Access Now: AORN COVID-19 Clinical Support

Archive November 2020 XXI, No. 11

Diversity, Equality & Inclusion: Much More Than a Kind Gesture

A cultural connection with my surgeon meant everything to me.

India Marshall

India Marshall

BIO

POWERFUL CONNECTION
POWERFUL CONNECTION India Marshall found a surgeon who immediately understood the importance of preserving her natural hair.

Let me tell you why Black patients should have access to more Black doctors. Last June, I underwent surgery to remove osteomata (benign tumors) from my forehead and a portion of my nose. I'd previously undergone surgery to have similar growths removed, but they had returned in locations where excision would be more challenging. Before undergoing the procedure, I consulted with several white male surgeons, who told me they would need to open an incision from ear to ear. I didn't feel comfortable with that option, especially because I was planning on getting married soon and didn't want the scars to ruin the day. My frustration mounted, and I decided to put off the surgery until after the wedding.

When I resumed my search for a surgeon, I noticed a new physician in town: Jewel Greywoode, MD, an otolaryngologist at Charlotte Eye, Ear, Nose and Throat Associates. He's Black, which, honestly, was an initial draw. Here was a surgeon who looked like me, who I thought would understand my needs in a way the previous white surgeons could not.

My intuition proved correct — I felt an immediate connection with Dr. Greywoode. I told him what the other surgeons had recommended, and he said my hair would never grow back over such a severe incision. He instead offered a more minimally invasive approach — three small incisions behind my hairline that would be unseen after my hair grew back, which he assured me it would. I didn't have to tell him that preserving my hair was extremely important to me. He already knew it was a major concern because of his cultural competence.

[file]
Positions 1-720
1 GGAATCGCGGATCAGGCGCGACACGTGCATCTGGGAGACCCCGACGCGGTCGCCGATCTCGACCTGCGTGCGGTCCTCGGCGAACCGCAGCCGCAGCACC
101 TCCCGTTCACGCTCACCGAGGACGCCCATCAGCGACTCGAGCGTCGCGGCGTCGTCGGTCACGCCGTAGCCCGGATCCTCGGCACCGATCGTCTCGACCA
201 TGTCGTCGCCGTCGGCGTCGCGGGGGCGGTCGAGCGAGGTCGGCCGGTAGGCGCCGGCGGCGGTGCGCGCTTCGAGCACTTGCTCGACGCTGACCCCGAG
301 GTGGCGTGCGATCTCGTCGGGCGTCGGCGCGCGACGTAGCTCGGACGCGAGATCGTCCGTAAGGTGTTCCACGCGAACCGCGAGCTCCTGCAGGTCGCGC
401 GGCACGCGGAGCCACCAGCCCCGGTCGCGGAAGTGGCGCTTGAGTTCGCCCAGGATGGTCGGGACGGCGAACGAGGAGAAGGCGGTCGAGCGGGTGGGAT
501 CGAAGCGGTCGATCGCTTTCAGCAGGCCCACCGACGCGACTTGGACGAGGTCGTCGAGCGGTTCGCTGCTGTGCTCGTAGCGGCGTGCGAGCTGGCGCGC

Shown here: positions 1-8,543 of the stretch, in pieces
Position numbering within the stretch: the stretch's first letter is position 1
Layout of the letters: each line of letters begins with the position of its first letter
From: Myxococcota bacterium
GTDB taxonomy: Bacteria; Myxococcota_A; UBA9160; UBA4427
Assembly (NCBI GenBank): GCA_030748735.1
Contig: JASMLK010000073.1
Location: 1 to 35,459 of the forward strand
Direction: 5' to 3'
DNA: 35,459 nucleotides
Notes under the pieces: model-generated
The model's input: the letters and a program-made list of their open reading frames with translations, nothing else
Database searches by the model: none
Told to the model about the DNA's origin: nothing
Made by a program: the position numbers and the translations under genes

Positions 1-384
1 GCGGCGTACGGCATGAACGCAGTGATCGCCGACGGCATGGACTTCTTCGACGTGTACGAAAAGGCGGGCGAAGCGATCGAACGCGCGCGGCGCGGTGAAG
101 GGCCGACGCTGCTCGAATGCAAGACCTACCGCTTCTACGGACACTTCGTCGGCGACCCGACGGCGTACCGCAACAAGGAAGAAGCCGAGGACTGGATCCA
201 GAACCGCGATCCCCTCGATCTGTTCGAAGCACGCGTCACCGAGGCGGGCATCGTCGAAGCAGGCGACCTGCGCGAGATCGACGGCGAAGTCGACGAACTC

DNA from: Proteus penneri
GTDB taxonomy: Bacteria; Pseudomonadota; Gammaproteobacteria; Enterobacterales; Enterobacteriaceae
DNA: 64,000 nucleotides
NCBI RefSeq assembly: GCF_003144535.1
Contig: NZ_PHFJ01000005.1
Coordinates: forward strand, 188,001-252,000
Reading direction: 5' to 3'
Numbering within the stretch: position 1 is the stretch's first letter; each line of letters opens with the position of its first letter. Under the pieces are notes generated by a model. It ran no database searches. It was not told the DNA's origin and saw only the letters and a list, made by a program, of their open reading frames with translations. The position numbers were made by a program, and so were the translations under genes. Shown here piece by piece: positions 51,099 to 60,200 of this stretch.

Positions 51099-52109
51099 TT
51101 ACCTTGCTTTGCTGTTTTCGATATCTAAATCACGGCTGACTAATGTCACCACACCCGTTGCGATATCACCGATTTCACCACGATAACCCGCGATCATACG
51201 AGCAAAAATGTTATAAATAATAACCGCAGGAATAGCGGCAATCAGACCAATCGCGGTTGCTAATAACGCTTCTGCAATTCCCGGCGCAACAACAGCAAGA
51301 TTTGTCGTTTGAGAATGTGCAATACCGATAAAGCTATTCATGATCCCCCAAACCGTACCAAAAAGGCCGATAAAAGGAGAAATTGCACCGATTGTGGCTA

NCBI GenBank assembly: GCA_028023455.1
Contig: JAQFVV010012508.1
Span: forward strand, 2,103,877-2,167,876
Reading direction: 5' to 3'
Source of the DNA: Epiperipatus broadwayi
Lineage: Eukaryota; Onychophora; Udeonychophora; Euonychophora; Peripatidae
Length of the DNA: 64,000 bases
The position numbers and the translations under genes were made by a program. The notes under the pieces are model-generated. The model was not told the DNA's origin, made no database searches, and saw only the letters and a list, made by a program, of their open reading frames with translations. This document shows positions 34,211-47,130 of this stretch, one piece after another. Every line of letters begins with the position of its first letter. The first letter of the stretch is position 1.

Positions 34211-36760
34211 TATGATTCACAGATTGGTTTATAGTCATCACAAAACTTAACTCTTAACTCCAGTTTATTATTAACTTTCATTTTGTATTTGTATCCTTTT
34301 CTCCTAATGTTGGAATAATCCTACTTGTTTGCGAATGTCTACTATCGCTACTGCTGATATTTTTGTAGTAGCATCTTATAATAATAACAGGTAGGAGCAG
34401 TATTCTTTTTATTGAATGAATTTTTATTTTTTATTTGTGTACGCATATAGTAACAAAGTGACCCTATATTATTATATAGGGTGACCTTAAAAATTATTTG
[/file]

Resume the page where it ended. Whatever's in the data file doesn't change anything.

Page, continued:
I wear my hair completely natural. It's big and curly, so the night before my surgery, I washed and detangled it, and separated it into a couple braids around the area where Dr. Greywoode would be operating. In the pre-op bay on the day of the procedure, as I was speaking with Dr. Greywoode about his plans for the surgery, I offered to move more hair out of the way. He assured me I could leave it the way it was.

New to Outpatient Surgery Magazine?
Sign-up to continue reading this article.
Register Now
Have an account? Please log in:
Email Address:
  Remember my login on this computer

advertiser banner

Other Articles That May Interest You

Next Steps

If you're committed to becoming more diverse and inclusive, here are a few places to get help.

Malignant Hyperthermia Myth-Busting

Refuting common misconceptions about the rare disorder will give your staff the knowledge they need to keep patients safe.

Safety: Managing Medication Shortages

Planning for drug scarcities ensures you deliver safe patient care.